The screen changed, and Captain Morris' face appeared as part of a news report. “When I asked Captain Morris why only eleven crew members joined us, instead of the twelve that the Pequod started out with, he hinted that he had spaced the individual thought to be responsible for the damage rather than use precious oxygen or food supplies to keep him alive for a trial. This information leaked to the authorities back on Mars, and he will be taken in for questioning when he and his crew arrive back on the planet. Since it cannot be proved that the death of the saboteur wasn't an accident, it is unlikely he will serve any jail time. This will set a precedent that may make future saboteurs more desperate as they carry out their assigned missions. It's one thing to have a saboteur on board, and another thing entirely to have a suicide bomber.”
The screen went dark again, and Jass finished, “Now you know what I know. I can't—and won't—speculate about who our bomber may be. I don't know who it is, and even if I did, I wouldn't reveal it here.” Her voice went cold. “And to the person responsible for bringing explosives aboard my ship, with intent to harm us or inhibit our run, I have only one thing to say. I will find you, I will stop you, and you have come on board the wrong ship. Thank you for your attention, you may return to your work or other projects now.”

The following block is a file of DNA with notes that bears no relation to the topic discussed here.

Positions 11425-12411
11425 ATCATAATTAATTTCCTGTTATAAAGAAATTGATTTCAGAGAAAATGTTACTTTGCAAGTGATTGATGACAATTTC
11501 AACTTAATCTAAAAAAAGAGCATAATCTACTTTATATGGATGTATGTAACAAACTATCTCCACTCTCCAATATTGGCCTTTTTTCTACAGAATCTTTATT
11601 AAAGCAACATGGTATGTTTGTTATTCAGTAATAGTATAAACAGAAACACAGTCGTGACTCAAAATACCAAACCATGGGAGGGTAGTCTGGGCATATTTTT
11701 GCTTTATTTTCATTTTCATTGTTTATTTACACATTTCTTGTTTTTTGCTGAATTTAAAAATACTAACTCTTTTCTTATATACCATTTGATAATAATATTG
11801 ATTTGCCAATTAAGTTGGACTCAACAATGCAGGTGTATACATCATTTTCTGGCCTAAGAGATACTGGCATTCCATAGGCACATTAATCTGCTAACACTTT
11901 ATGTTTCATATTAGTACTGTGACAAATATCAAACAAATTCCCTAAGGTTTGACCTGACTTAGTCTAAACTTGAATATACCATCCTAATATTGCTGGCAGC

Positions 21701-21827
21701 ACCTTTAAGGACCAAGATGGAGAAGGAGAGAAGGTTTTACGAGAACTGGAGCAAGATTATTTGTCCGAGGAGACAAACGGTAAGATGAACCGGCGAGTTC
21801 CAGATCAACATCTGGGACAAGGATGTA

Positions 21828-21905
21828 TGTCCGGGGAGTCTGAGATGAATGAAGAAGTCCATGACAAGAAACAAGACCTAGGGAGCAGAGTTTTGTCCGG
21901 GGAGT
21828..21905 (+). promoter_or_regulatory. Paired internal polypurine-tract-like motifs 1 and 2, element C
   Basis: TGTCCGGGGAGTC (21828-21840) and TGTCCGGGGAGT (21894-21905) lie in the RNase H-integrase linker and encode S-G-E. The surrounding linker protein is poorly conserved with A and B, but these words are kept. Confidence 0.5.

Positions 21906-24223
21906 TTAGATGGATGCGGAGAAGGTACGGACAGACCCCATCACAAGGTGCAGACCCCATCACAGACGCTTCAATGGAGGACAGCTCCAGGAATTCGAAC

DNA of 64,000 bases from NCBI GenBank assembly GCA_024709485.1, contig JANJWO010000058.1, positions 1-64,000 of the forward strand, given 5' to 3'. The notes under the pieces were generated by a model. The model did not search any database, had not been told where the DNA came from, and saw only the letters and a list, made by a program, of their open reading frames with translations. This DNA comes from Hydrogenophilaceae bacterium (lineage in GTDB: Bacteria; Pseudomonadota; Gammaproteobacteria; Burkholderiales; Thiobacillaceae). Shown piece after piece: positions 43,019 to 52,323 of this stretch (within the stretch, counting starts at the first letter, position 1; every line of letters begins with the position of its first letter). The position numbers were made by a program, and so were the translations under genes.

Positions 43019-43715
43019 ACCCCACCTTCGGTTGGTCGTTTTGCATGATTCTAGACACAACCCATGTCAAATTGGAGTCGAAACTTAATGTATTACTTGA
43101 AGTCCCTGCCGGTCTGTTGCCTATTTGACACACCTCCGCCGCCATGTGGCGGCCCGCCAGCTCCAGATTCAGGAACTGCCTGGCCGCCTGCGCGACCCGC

There was a stunned silence in the room as Jass buckled herself into her seat and began to work at her console. She could hear whispered conversations around her, but refused to look up until a question was addressed directly to her.
Out of the corner of her eye, she saw Merriam and Martina leave the cabin, followed by Denjiro. Kristin swept by her console long enough to whisper, “Atta girl,” before heading back to the cargo bay. Dani took her spot near the ceiling again, though she seemed troubled. As the crew dispersed, Aaron drifted closer to Jass' desk.